Hyundai Tucson (2015-2020) Review 2023 | Top Gear
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About as painless to drive and own as a family car gets. The Tucson ain’t interesting, but it’s very good all the same

Good stuff

Comfortable, spacious, smartly-laid out interior, long warranty

Bad stuff

Competent rather than entertaining to drive

Overview

What is it?

The Hyundai Tucson is a crucial car for Hyundai – its entrant into the hotly fought family crossover class, its rival to the likes of the Nissan Qashqai, Seat Ateca and Ford Kuga. Fortunately for Hyundai, the Tucson is a really well-executed all-rounder that’s pleasant to be in, easy-going to drive and offers a more painless ownership proposition than most - if not all - of its rivals. It’s not a car you’ll ever get up early on a Sunday morning to drive, but its fundamental rightness means the other six days will pass pretty painlessly. We ran a long-term 2.0 CRDi model for six months and it was peerlessly reliable and extremely practical.

For its 2018 facelift, Hyundai recognised there was very little it needed to change, so focused chiefly on smartening up the Tucson’s appearance and making it more futureproof and economical. That’s why you’ve now got the option of all-LED lights to bisect that Audi-in-a-hall-of-mirrors front grille, trick LED tail lights, and a refreshed cabin with a standalone touchscreen this time, so the rest of the dashboard settles lower down and increases the perception of space. Not that the boxy Tucson wants for interior accommodation.

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Tech-wise, the headline is a new 48-volt mild hybrid diesel powertrain. It’s only available on the most powerful diesel: a 183bhp 2.0-litre unit allied to the eight-speed automatic gearbox. Meanwhile, Hyundai’s raging against the dying eddying of diesel with 113bhp and 134bhp 1.6-litre diesels which both use extensive exhaust clean-up tech to comply with all current and impending particulate emissions testing.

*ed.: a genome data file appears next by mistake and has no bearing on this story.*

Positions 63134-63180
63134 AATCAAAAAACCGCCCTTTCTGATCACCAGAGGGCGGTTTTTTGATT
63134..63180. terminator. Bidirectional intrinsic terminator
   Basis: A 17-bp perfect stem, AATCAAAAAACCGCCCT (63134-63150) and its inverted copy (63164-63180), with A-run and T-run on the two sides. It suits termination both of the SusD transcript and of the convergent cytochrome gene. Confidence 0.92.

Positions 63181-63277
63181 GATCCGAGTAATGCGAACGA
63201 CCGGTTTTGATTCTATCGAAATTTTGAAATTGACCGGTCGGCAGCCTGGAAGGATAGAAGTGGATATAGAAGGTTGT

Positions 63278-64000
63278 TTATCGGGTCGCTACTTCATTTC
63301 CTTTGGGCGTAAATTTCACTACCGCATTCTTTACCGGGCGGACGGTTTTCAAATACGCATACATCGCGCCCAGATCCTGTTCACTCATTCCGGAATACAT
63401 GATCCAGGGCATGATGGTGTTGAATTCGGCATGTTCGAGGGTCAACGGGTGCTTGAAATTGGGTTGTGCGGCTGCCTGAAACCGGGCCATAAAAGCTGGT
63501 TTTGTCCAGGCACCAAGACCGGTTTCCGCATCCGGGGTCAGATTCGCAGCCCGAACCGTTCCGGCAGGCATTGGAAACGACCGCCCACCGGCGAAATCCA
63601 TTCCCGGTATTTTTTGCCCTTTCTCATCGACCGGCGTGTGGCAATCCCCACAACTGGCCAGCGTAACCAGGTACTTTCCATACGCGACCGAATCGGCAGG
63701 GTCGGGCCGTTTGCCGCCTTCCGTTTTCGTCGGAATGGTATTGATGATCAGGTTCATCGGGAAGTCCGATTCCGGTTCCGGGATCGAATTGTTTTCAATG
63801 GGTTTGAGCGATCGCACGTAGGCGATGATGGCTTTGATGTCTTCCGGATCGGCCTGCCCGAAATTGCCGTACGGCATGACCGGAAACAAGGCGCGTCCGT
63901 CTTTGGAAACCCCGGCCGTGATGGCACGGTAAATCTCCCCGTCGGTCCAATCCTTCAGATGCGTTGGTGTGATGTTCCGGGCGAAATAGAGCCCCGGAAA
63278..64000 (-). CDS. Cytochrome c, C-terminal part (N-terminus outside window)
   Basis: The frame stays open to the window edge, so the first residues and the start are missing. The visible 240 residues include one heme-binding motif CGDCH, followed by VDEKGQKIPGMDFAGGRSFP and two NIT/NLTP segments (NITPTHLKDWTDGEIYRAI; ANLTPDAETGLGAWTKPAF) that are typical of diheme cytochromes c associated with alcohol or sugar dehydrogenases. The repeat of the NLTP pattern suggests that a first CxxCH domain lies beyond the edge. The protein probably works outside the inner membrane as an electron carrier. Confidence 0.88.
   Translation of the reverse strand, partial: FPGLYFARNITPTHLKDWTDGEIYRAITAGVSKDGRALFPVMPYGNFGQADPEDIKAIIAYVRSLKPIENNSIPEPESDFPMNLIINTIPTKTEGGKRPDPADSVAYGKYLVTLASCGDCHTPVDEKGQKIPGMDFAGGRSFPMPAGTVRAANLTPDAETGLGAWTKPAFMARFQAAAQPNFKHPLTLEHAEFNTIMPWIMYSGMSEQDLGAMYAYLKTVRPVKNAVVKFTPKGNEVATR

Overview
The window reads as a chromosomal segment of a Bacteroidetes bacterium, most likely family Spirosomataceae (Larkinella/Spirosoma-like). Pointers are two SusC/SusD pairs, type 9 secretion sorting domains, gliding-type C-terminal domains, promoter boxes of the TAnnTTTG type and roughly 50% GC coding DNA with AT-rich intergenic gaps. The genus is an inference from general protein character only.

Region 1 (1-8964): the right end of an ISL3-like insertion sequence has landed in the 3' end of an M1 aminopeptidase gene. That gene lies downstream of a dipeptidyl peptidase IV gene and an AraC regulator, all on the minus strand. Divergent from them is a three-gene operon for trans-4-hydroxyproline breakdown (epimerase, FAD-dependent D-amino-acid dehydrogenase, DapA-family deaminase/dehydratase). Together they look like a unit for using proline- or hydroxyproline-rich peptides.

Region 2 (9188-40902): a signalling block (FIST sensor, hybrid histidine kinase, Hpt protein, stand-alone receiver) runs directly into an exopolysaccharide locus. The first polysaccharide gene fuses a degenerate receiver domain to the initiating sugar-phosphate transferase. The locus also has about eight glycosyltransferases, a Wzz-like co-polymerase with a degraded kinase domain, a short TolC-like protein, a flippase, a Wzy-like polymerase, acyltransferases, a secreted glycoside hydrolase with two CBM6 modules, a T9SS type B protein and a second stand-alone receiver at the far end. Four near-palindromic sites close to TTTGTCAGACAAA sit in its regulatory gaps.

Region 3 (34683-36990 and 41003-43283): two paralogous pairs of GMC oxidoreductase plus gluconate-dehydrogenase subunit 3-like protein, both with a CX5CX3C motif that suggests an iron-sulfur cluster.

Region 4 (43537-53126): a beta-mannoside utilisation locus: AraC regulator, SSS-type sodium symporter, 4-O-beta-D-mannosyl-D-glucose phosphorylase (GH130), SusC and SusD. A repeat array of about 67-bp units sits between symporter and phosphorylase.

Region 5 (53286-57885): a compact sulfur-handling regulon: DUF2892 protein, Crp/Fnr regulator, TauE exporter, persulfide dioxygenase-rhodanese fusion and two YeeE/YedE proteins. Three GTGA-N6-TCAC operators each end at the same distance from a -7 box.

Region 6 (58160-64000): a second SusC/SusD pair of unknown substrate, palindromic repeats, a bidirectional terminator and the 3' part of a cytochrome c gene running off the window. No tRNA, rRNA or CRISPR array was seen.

If you’d prefer a petrol, Hyundai’s got normally aspirated and turbocharged 1.6-litre units and they’re now a cross-range possibility, so you can twin them with toppier trim levels.

The base trim level is Tucson S, which kicks the pricing off at £21,845 for a 1.6-litre non-turbo petrol with front-wheel drive and a six-speed manual gearbox. You bag a seven-inch touchscreen with Apple and Android mirroring as standard, plus Bluetooth, a back-up camera, 16-inch alloys and foglights.

From there on up, it’s the usual Hyundai steps from SE Nav and Premium trim into the top-grade Premium SE, where you’ll find LED lights all round, radar cruise control, a glass roof and 360-degree camera parking aids. Up front is a heated steering wheel, and out back is a (very slow) powered tailgate. It’s not wanting for kit, the top-spec Tucson, and you’d have to spec an Audi Q5 close to £50k to watch it. And even then, no other rival save for Kia is going to match a five-year warranty.

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Our choice from the range

What's the verdict?

Spacious and stylish addition to the growing ranks of school run specials

The Tucson does very little wrong and a great deal right. What is does fall down on – driver excitement, chiefly – is of such little consequence in this class that we only mention it in passing. Elsewhere, the Tucson is a corker so far as family crossovers go. It has space, comfort, refinement, excellent ownership costs and an overall ease of use abut it that makes it a thoroughly competitive car.

The Nissan Qashqai might have been the first to get the jacked-up hatch class rolling, but the more premium-feeling Tucson’s breadth of ability outclasses it. Frankly, if you’re shopping in this class of car – and you’re more likely to be than any other segment, given how quickly crossover sales are shooting up – then the Tucson should be among the top of your shortlist, along with the more exciting, satisfying to drive Seat Ateca, the slightly more practical Skoda Kodiaq, and Mazda’s highly underrated CX-5.

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